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Jewish Groups Seek IRS Probe into CUNY Law School’s Tax-Exempt Status

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By: Hal C. Clarke

Two Jewish advocacy groups have called on the Internal Revenue Service (IRS) to investigate whether CUNY Law School violated its tax-exempt status following a widely condemned commencement speech delivered by one of its graduates. The National Jewish Advocacy Center and the International Legal Forum wrote a letter to IRS Commissioner Daniel Werfel on June 2, urging a review of the school’s engagement in political or lobbying activities that may infringe upon its non-profit status, NY Post reeported

The controversy erupted when Fatima Mousa Mohammed, a 2023 law graduate, accused Israel of indiscriminate murder of Palestinians during her May 12 speech. Additionally, she criticized the NYPD as “fascist” and called for a “revolution” against the legal system’s perceived “white supremacy.” Mohammed’s speech drew widespread condemnation for its extremist rhetoric, divisive nature, and explicit display of anti-Semitism.

In their letter to Werfel, Mark Goldfeder, director of the National Jewish Advocacy Center, and Arsen Ostrovsky, CEO and lawyer of the International Legal Forum, highlighted the speech’s condemnation by numerous elected and civic leaders. They alleged that the CUNY law faculty’s unanimous endorsement of the “discriminatory” boycott, divestment, and sanctions (BDS) campaign against Israel on May 12, 2022, violated the school’s non-profit status, which prohibits substantial political or lobbying activities.

The advocacy groups asserted that CUNY has exhibited a pattern of hosting speakers who express anti-Israel sentiments or criticize Israeli policies, suggesting a systematic effort to influence public opinion and shape political discourse. They also criticized the school’s response, stating that the denouncement of the commencement address as “hate speech” by the CUNY Board of Trustees and Chancellor Felix Matos Rodriguez was not only belated but also grossly inadequate. The advocacy groups accused the school of a history of antisemitism.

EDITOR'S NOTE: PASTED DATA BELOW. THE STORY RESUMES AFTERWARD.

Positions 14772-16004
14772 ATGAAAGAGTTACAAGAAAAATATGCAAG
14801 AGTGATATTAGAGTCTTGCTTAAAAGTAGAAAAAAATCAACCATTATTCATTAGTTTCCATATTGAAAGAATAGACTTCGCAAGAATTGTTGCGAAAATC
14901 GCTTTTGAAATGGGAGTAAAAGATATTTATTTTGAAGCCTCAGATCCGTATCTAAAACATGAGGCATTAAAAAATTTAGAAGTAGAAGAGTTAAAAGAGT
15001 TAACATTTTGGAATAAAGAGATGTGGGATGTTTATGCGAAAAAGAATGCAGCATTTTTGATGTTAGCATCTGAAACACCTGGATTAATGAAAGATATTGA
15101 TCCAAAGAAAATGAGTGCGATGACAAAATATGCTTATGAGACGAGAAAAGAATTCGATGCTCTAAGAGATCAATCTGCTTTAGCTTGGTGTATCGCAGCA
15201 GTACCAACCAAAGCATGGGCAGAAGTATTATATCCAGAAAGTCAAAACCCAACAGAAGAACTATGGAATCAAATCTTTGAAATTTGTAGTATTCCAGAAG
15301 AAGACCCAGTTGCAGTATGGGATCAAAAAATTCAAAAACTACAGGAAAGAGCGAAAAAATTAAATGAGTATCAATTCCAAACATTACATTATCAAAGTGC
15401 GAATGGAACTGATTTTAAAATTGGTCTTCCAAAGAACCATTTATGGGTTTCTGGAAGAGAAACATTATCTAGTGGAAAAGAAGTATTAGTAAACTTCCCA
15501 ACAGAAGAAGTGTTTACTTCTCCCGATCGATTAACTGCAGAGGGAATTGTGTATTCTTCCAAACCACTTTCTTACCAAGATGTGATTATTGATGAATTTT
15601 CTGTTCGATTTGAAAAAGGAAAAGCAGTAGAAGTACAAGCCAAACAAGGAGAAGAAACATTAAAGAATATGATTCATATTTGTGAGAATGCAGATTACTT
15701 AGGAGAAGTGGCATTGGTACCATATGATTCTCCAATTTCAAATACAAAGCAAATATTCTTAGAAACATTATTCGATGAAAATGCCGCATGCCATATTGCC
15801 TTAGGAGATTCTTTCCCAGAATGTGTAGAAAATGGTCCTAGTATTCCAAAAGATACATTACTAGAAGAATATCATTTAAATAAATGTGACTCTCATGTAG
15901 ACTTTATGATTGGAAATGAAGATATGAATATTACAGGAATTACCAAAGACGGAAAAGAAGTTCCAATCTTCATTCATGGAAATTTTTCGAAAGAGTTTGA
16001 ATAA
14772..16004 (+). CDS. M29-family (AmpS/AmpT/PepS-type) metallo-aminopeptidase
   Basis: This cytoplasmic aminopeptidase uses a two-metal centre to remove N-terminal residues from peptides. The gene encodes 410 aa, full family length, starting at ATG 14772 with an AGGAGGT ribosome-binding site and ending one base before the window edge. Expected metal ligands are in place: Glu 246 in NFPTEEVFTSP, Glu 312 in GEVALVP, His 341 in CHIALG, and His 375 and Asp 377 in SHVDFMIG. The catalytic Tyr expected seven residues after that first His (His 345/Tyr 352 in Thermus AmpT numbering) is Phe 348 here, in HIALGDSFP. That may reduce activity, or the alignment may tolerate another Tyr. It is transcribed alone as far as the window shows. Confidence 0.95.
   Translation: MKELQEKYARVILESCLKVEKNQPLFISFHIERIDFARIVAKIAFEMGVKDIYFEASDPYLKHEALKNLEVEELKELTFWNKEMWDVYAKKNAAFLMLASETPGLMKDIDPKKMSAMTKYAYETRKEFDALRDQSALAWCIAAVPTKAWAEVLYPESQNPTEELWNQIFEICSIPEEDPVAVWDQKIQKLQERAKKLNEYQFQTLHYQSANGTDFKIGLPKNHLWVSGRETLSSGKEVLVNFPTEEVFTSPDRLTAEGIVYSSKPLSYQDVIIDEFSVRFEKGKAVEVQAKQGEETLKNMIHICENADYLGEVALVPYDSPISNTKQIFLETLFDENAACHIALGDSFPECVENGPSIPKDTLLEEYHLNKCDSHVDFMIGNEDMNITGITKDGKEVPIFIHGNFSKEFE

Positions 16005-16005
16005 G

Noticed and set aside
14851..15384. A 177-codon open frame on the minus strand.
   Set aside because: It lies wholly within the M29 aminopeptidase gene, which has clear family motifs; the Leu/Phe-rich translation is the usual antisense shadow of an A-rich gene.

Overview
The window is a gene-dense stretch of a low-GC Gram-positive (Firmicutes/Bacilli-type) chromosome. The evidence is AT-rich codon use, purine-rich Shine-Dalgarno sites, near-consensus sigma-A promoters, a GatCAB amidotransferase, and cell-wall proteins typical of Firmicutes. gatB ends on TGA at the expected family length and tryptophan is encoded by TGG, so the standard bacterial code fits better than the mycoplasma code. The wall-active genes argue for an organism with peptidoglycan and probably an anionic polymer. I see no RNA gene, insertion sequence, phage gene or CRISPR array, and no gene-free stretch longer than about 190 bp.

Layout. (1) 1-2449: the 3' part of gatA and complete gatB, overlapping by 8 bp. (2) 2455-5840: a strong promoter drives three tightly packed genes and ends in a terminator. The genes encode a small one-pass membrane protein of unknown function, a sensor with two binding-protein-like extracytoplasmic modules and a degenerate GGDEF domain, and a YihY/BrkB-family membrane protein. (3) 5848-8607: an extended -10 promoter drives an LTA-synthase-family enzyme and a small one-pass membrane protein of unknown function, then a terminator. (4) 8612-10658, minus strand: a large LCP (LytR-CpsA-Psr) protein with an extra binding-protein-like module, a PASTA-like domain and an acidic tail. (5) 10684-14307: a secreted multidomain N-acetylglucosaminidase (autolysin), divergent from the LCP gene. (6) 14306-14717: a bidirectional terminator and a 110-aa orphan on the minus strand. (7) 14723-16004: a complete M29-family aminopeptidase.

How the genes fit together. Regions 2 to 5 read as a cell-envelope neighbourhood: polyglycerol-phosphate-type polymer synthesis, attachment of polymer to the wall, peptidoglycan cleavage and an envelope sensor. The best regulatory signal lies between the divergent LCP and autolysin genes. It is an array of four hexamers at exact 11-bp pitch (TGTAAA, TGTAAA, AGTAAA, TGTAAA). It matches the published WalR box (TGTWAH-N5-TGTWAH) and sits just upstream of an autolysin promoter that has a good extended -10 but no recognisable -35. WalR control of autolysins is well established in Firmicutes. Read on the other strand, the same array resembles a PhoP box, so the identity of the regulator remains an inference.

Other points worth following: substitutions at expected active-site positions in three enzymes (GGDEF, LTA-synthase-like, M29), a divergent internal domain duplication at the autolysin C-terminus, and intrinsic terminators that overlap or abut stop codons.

While some CUNY Law professors have argued that Mohammed’s controversial address is protected under the First Amendment and have called for the administration to refrain from labeling it as “hate speech,” the advocacy groups have persisted in their call for an IRS investigation.

The advocacy groups’ request for an IRS probe follows demands from Republican state lawmakers for Governor Kathy Hochul to withhold taxpayer funds from any CUNY campus that permits incendiary rhetoric at school-sponsored events. The lawmakers expressed concern about what they perceive as a shift towards embracing radical and intolerant political viewpoints on CUNY and SUNY campuses, while acknowledging the importance of freedom of thought and expression in higher education.

When contacted, Mohammed declined to comment on her speech and expressed a desire not to be contacted further. The situation continues to stir debate and controversy, raising questions about the boundaries of free speech and the potential impact on the tax-exempt status of educational institutions like CUNY Law School.

Meanwhile Fox News reported:

A City University of New York (CUNY) professor criticized a graduating law student’s “horrifying” commencement speech that called for the dismantling of capitalism and Zionism, and called laws “White supremacy.”

“I have to say, it was the most disturbing commencement speech I’ve ever heard in my entire life, and I’ve been doing this a long time,” said Jeffrey Lax, who co-founded the group Students and Faculty for Equality at CUNY. “To my ears listening to this, it was a blatant call for American insurrection.”

“Fatima Mohammad doesn’t stop at firing the typical anti-Semitic tropes against Israel and Zionist people. She actually asks for rage to be the fuel for the fight against capitalism … against Zionism.”

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